Where an Importer considers, or has reason to believe, that the product which that importer has placed on the market is not in conformity, it must immediately take the corrective measures necessary to bring the product into conformity, withdraw the equipment from the market, and/or recall the equipment. Where the product presents a risk, the importer must immediately inform the relevant market surveillance authorities of the risk, giving details of the respect in which the product is considered not to be in conformity, and any corrective measures taken.
Following a request from an enforcing authority, importers must provide the authority with all the information and documentation necessary to demonstrate that the product is in conformity, and cooperate with the relevant authorities to evaluate and eliminate risk posed by the product.
Importers must also ensure traceability of products throughout the distribution chain, in particular by identifying to the authorities any other economic operator who supplied the product and to whom it was supplied (for ten years from the supply date).
Distributors generally have the following responsibilities
In making products available on the market to act with due care including:.
- before making each product available on the market verify the product bears appropriate marking and labelled from both the manufacturer and importer,
- is accompanied by the required documents (Instructions and safety information in English), and
- store the products under conditions which do not jeopardise conformity.
Where a distributor considers or has reason to believe that a product is not in conformity with the essential objectives applicable to the product by any relevant product legislation, the distributor must immediately take the corrective measures necessary to bring the product into conformity, withdraw the product from the market, and / or recall the product. Where a product presents a risk, the distributor must inform the manufacturer or the importer of the risk. It must also inform the market surveillance authority of the risk presented by the product, giving details in what way product is considered not to be in conformity, and any corrective measures taken.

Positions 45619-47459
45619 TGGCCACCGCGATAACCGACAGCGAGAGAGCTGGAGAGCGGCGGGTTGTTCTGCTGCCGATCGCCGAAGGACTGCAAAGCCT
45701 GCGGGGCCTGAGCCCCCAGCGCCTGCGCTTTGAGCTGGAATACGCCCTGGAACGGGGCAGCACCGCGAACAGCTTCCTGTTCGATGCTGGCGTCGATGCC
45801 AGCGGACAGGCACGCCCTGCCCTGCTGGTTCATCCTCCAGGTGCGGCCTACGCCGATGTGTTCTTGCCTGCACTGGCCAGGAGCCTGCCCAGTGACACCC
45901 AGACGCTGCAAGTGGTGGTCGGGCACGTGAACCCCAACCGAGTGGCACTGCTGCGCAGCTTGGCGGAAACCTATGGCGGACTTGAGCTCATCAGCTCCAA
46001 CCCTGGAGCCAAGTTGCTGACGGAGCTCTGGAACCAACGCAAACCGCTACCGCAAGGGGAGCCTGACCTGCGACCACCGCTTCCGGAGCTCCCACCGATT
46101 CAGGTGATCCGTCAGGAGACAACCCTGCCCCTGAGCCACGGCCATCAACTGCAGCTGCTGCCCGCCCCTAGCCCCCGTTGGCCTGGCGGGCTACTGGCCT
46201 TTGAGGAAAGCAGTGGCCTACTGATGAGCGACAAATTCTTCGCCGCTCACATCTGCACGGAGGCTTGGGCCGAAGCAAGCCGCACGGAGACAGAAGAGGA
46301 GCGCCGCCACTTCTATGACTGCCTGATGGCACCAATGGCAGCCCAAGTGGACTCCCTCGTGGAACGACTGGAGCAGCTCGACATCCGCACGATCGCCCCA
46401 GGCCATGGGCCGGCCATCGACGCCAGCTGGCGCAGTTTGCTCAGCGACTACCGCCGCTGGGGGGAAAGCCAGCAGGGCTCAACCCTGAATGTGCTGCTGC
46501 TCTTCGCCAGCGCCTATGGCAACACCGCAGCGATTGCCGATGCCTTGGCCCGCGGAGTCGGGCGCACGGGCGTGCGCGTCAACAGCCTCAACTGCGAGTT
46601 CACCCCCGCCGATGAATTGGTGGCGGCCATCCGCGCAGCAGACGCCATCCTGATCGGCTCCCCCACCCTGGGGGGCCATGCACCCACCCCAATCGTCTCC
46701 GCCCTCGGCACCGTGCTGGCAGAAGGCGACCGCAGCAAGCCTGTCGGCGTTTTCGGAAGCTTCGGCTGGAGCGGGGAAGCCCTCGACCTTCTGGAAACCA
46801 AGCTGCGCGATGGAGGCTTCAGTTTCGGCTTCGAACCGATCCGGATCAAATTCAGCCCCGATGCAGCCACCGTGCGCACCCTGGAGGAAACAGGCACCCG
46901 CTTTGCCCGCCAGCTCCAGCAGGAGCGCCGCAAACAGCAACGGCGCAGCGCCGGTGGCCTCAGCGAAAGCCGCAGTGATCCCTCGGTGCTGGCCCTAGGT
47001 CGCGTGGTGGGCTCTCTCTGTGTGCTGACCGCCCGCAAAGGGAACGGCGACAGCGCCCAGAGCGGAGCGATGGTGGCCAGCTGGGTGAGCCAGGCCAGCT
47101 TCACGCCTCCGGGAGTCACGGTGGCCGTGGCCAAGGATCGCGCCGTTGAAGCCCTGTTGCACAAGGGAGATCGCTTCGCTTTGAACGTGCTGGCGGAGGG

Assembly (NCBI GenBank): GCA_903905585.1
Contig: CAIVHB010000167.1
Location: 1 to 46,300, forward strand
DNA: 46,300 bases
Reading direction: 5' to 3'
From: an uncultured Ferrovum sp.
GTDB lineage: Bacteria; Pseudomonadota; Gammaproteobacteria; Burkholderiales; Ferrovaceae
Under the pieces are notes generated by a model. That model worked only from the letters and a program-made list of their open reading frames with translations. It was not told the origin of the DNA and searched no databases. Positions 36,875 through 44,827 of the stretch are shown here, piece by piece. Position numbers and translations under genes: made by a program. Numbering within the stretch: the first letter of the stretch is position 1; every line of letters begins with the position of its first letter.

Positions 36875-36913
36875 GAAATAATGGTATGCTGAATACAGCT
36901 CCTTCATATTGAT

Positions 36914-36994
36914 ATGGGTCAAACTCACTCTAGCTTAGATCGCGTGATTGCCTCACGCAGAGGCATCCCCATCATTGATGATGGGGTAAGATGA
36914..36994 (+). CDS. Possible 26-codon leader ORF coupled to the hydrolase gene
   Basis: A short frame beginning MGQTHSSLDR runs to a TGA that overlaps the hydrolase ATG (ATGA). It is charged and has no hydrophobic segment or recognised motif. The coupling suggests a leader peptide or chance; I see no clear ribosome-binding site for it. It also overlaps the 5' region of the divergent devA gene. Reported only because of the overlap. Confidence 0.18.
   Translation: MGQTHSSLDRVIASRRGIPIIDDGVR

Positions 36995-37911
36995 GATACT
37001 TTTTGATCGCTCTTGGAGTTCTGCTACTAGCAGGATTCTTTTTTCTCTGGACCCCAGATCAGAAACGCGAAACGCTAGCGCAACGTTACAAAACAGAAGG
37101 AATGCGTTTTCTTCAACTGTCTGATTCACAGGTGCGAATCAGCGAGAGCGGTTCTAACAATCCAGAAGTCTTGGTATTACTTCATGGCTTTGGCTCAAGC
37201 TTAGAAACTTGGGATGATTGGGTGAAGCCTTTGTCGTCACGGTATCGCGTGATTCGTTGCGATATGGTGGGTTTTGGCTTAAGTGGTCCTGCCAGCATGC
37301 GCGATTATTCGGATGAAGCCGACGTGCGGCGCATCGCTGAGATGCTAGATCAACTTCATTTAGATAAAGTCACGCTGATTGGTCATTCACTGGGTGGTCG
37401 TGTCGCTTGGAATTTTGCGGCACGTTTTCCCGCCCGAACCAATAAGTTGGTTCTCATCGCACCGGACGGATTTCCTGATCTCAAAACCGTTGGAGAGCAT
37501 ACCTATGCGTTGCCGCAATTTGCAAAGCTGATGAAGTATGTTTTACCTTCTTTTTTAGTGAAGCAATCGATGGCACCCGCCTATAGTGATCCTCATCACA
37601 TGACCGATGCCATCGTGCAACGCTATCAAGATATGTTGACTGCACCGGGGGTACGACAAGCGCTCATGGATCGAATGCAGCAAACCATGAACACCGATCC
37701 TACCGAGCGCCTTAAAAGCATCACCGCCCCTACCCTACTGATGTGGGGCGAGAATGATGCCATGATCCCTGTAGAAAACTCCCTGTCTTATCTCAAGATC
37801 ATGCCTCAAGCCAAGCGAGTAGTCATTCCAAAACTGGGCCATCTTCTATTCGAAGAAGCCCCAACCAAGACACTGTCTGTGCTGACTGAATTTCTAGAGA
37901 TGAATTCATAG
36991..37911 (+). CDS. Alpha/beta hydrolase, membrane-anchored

Following a request from an enforcing authority distributors must provide the authority with all the information and documentation necessary to demonstrate that the product is in conformity, and cooperate with the relevant authorities to evaluate and eliminate risk posed by the product.
Distributors must also ensure traceability of products throughout the distribution chain, in particular by identifying to the authorities any other economic operator who supplied the product and to whom it was supplied (for ten years from the supply date).
Where distributors re-brand products applying their own name, or modify a product made by another in a way not foreseen by the manufacturer, before making it available they must take on and fulfil all of the manufacturer's obligations of the relevant product law.
People hiring out or supplying equipment as part of a work activity, such as plant hire companies and landlords of premises with fixed equipment, also have continuing responsibilities for the safety of those using that equipment, under section 6 of the HSW Act and other health and safety law. These responsibilities include the maintenance of all work equipment, the inspection of equipment which may be subject to deterioration, and the statutory examination of certain equipment (eg of domestic gas appliances, lifting equipment, and pressure plant).
In all cases where it becomes known that something about a product poses a serious risk to health or safety, all suppliers of work equipment should take the necessary steps to ensure, so far as reasonably practicable, that those people previously supplied are informed (see section 6(1)d of the HSW Act). This will enable existing users of the product to take action and prevent further harm resulting.